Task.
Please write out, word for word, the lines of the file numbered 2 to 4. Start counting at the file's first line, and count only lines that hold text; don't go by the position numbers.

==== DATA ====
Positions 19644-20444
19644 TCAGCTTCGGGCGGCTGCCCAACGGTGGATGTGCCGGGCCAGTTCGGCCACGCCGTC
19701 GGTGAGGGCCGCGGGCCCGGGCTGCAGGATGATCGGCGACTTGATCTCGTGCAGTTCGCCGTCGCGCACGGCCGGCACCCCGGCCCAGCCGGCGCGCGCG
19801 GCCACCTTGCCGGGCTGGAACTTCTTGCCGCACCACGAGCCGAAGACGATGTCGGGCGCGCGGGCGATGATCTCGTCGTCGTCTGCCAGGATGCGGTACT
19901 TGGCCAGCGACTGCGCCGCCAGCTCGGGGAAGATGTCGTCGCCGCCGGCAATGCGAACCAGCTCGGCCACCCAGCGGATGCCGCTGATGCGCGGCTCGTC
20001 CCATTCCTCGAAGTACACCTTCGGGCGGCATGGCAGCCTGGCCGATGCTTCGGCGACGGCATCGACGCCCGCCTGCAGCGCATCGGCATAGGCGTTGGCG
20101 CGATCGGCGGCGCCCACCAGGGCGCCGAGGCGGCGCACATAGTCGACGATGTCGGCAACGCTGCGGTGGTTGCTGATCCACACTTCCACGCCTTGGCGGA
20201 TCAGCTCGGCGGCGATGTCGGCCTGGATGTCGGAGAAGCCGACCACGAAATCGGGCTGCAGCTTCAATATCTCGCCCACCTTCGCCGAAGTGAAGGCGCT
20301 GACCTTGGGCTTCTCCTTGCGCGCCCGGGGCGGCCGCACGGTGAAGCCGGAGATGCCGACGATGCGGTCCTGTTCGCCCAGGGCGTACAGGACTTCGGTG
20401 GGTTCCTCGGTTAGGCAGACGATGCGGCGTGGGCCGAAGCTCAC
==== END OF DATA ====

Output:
19644 TCAGCTTCGGGCGGCTGCCCAACGGTGGATGTGCCGGGCCAGTTCGGCCACGCCGTC
19701 GGTGAGGGCCGCGGGCCCGGGCTGCAGGATGATCGGCGACTTGATCTCGTGCAGTTCGCCGTCGCGCACGGCCGGCACCCCGGCCCAGCCGGCGCGCGCG
19801 GCCACCTTGCCGGGCTGGAACTTCTTGCCGCACCACGAGCCGAAGACGATGTCGGGCGCGCGGGCGATGATCTCGTCGTCGTCTGCCAGGATGCGGTACT